Oct. 7, 2014—Less than half of the people in the United States protected themselves with a flu vaccine during the 2013–2014 flu season, according to a report from the Centers for Disease Control and Prevention (CDC).
CDC strongly advises that people 6 months and older—with only rare exceptions—should get a yearly vaccine against the flu. Despite this advice, the report found only 46.2 percent of Americans in the recommended age group were vaccinated against the flu in the 2013–2014 flu season.
About the report
The report drew on data from random phone surveys in which 400,000 American adults were asked if they’d had a flu vaccine. Researchers then compared the current responses to past survey answers.
Among other things, they found that kids were better protected from the flu than adults. During the 2013–2014 flu season:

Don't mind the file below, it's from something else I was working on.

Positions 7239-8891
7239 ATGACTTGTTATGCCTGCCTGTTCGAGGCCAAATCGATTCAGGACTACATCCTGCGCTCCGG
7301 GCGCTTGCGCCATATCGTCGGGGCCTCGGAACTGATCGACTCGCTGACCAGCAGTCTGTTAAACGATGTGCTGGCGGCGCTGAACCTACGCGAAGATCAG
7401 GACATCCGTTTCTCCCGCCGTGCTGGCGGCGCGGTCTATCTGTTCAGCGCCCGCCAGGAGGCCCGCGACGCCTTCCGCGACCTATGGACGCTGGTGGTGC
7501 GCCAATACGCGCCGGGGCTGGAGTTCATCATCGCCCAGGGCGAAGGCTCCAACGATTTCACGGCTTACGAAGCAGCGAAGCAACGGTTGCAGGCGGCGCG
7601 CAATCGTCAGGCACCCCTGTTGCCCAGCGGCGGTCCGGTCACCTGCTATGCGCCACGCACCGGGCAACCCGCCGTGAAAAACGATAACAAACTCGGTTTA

- Almost 59 percent of kids nationwide got a flu vaccine—a rise of 2.3 percent over the previous season.
- Only 42.2 percent of adults age 18 or older were vaccinated—an increase of 0.7 over the previous season.
- The lowest rate of flu vaccination was among adults ages 18 to 49. Only 32.3 percent of them got the vaccine.
Read more about the report’s results here.
|The take-home message|
|An annual flu vaccine is the best way to prevent the flu, which can cause serious complications such as pneumonia and can even be deadly. According to CDC, more than 200,000 people are hospitalized every year nationwide with flu complications.
Given that the flu can be quite serious, a yearly flu vaccine is in the best interest of almost everyone 6 months and older. To find out if you’re one of the rare people who shouldn’t be vaccinated—or if you should talk to your doctor before getting a vaccine—read these CDC recommendations here.
Among other things, the flu vaccine can protect you from missing work or school, from being hospitalized, and even from dying. In short, it’s dangerous to skip it.
Here are four things to keep in mind about the flu vaccine:
Want to know more? Here are some additional helpful questions and answers about the flu.